Typical specifications require a temperature range of -54 to 85 degrees Celsius. Therefore, materials and processes must be selected carefully to match coefficients of expansion between the optical elements and their mounting materials.
With the positions of the laser, modulator, and optical fiber fixed in temperature-compensated mounts, precise positioning of the lenses achieves optical coupling between these components. For the most critical lens positions, Phasebridge has designed a family of brackets with positioning accuracies as low as plus-or-minus 0.3 microns over the temperature range.
A flat-footed positioning bracket translates coarse operator manipulation into precise positioning of the lens (see Fig. 3). The feet of this bracket adjust laterally, and once the lens is in the position, low-shift electrical welds are made using the manipulating tool as a resistance welder. The resulting friction helps to control weld shift. Using these so-called “simple brackets,” the combination of two submicron lap welds results in a precision of roughly 1 micron.
A more precise “compound bracket” augments the simple bracket by providing enhanced precision using spring attenuation (see Fig. 3).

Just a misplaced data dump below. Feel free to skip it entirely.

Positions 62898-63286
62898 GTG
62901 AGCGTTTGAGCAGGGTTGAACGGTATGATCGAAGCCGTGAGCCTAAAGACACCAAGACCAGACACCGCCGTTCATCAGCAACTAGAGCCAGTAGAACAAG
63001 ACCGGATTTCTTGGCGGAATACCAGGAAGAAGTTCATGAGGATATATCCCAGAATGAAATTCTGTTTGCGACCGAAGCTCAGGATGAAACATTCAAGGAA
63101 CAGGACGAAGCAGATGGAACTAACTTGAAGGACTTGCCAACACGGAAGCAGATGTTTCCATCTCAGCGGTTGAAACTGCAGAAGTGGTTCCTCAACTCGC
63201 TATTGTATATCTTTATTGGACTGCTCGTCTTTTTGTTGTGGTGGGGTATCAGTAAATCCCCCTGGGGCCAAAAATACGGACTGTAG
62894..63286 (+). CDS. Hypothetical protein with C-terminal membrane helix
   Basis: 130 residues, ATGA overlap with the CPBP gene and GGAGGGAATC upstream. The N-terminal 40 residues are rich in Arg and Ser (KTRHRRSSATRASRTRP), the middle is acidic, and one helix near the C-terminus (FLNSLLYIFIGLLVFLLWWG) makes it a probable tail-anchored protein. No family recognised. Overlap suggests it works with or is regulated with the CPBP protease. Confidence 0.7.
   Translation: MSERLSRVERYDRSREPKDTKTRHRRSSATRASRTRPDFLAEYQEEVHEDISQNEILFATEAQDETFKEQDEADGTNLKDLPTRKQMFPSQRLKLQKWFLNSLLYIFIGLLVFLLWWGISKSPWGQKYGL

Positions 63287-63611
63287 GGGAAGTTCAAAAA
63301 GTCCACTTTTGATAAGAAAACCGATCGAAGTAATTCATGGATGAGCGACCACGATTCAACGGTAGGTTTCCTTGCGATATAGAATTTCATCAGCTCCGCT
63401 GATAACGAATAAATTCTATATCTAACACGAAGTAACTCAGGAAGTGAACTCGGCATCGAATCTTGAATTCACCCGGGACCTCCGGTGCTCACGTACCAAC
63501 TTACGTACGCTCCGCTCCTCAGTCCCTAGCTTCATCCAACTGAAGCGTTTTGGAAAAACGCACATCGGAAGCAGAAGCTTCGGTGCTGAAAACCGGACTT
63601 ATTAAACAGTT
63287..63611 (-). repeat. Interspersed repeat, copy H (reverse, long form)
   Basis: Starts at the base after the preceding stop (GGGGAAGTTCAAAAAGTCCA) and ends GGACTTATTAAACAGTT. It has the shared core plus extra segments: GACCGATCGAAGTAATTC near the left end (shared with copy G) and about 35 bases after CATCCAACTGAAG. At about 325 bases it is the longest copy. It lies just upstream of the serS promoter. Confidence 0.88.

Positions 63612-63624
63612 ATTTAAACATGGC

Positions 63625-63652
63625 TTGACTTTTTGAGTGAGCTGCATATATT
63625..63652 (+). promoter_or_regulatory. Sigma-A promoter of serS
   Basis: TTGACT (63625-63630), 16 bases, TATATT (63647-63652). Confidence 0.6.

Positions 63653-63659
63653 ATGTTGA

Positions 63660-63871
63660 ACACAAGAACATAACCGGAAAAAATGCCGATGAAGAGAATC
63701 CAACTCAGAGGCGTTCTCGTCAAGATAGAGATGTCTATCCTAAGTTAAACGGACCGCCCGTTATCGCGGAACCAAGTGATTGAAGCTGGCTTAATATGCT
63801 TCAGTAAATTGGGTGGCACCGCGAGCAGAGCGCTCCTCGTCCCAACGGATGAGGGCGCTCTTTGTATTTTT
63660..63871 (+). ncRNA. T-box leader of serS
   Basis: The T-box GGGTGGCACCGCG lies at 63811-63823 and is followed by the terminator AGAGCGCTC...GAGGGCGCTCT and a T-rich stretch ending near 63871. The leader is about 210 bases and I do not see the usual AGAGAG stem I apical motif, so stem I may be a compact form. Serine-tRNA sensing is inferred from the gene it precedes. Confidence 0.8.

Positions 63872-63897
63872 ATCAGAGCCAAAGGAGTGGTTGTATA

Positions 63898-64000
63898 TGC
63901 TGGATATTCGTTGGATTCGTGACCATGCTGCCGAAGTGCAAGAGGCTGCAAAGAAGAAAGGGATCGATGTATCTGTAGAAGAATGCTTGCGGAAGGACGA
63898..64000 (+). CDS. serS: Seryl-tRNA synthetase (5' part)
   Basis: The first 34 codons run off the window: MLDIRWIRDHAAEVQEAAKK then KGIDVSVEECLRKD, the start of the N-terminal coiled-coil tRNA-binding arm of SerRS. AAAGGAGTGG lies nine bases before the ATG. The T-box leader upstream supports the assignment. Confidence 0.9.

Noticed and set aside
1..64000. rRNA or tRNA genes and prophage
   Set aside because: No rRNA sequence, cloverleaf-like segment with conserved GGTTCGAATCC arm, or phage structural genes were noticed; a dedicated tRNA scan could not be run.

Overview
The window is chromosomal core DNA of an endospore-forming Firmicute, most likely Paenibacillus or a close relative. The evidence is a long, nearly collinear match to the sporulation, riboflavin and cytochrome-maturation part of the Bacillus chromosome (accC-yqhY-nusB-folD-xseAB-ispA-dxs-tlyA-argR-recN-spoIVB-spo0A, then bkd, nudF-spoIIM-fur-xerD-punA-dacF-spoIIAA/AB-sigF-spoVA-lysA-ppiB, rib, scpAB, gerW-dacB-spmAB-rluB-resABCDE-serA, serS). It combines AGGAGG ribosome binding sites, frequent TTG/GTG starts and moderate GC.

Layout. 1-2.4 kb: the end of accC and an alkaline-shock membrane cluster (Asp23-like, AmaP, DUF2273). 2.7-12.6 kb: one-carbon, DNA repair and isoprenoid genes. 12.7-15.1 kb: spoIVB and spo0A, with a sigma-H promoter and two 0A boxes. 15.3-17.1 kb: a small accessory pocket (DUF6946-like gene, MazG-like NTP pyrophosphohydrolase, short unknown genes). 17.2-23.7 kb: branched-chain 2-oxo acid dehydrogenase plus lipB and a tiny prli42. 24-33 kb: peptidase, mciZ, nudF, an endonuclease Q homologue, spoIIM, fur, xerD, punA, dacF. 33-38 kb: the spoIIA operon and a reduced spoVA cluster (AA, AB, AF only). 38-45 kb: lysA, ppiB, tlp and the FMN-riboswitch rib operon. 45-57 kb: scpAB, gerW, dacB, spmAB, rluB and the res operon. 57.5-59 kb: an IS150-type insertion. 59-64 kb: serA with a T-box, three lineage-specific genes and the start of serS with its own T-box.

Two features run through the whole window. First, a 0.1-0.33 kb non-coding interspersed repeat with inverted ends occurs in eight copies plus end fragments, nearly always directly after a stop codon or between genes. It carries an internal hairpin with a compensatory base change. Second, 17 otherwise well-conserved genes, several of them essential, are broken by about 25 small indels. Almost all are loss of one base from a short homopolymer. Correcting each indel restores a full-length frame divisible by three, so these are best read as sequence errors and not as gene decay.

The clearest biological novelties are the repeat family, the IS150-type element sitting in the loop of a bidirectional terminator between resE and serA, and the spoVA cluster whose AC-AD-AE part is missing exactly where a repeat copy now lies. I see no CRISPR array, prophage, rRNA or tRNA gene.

Compound brackets are used in applications requiring extreme precision or post-attachment fine positioning to improve yields. The bracket is first manipulated at the inner feet and welded into position in a procedure similar to the simple bracket. Next, the tools engage the outer feet and reestablish optimum lens position to correct for previous weld shifts at the inner feet. When position has been reestablished, the outer feet are welded into place, and the final weld shifts are minimized by the stiff-spring attenuation provided by the feet of the compound bracket. The compound bracket achieves a positioning accuracy of less than 0.3 microns.
Advances in optical packaging such as these precision lens mounts have made possible a new family of precision optical modules that enable low-cost RF photonic links with extremely compact and robust optical equipment deployed at antenna sites.